Author ORCID Identifier

https://orcid.org/0000-0001-7862-1913

Defense Date

2019

Document Type

Dissertation

Degree Name

Doctor of Philosophy

Department

Pharmacology & Toxicology

First Advisor

Matthew L. Banks

Abstract

The increase in heroin use is one factor contributing to the current opioid epidemic in the United States. There are three Food and Drug Administration (FDA) approved medications for the treatment of opioid use disorder (OUD), and these include agonist (i.e. methadone and buprenorphine) and antagonist (i.e. naltrexone) therapies. Although these medications are effective for some patients, regulatory constraints for agonist therapies limit access and patient compliance for naltrexone is poor. The development of new therapies, such as immunopharmacotherapies, for the treatment of OUD is a priority for the National Institute of Drug Abuse. A heroin immunopharmacotherapy, or vaccine, produces heroin selective antibodies that bind to and sequester heroin in the periphery. One formulation of a heroin-tetanus toxoid (TT) conjugate vaccine has shown promise in preclinical studies in mice in monkeys but has not been fully assessed to determine independent variables that might impact vaccine effectiveness such as heroin route of administration, species of animal or abuse-related behavioral endpoints. Chapter II of this dissertation aimed to determine effectiveness and selectivity of the heroin-TT conjugate vaccine to alter the antinociceptive effects of subcutaneous and intravenous heroin in male and female rats. In addition, maximal vaccine effects were compared to effects of a positive control naltrexone. Vaccine effectiveness to reduce heroin antinociception was selective, but effectiveness did not depend on route of administration. Furthermore, maximum effects were less than those seen with a clinically meaningful dose of naltrexone. Combining the vaccine with naltrexone enhanced the effectiveness of naltrexone to block the antinociceptive effects of heroin. Chapter III determined vaccine effectiveness and selectivity to block heroin’s discriminative-stimulus effects in nonhuman primates and compared maximal effects produced by vaccine and naltrexone. The heroin vaccine weakly but selectively reduced the abuse-related subjective-like effects of heroin in one of two monkeys. However, chronic naltrexone treatment nonselectively antagonized the abuse-related effects of both heroin and fentanyl, and naltrexone effects were more robust than those of the vaccine. Chapter IV established a translational procedure to assess candidate medication effects on the reinforcing effectiveness of heroin in a heroin versus food choice procedure in rats. In the procedure, rats choose between a liquid food reinforcer and ascending doses of heroin in a 5-component choice procedure. Heroin versus food choice was found to be sensitive to an environmental manipulation of altering response requirement for both reinforcers. Chronic buprenorphine decreased heroin choice, consistent with its FDA-approved indication for treating OUD. Collectively, these data suggest that the current formulation of the heroin-TT conjugate vaccine may not be as effective as naltrexone at decreasing heroin use. However, one potential indication the vaccine may be useful for is as an adjunctive therapy to clinically available agonist or antagonist medications and a heroin versus food choice procedure in rodents would be one way to full assess this preclinically.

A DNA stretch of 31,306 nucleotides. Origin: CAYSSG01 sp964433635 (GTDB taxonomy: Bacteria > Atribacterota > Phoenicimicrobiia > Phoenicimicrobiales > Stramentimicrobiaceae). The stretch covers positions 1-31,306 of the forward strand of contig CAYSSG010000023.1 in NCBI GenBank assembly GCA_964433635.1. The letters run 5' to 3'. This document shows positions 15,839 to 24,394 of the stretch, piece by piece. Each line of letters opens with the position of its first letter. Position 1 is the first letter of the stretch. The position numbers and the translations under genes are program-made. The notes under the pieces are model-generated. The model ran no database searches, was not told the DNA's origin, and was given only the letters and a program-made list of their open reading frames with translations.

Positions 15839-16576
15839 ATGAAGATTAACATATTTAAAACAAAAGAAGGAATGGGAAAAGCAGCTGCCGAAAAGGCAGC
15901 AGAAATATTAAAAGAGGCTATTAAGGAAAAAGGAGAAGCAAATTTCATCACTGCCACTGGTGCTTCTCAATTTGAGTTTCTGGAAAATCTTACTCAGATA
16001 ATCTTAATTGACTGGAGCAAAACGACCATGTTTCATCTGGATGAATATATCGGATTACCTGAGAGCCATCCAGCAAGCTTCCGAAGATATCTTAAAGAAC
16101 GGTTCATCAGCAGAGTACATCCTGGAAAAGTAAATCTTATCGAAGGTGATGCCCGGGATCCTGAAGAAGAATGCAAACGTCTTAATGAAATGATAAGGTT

Rights

© Kathryn Schwienteck

Is Part Of

VCU University Archives

Is Part Of

VCU Theses and Dissertations

Date of Submission

5-1-2019

Available for download on Monday, April 29, 2024

Included in

Pharmacology Commons

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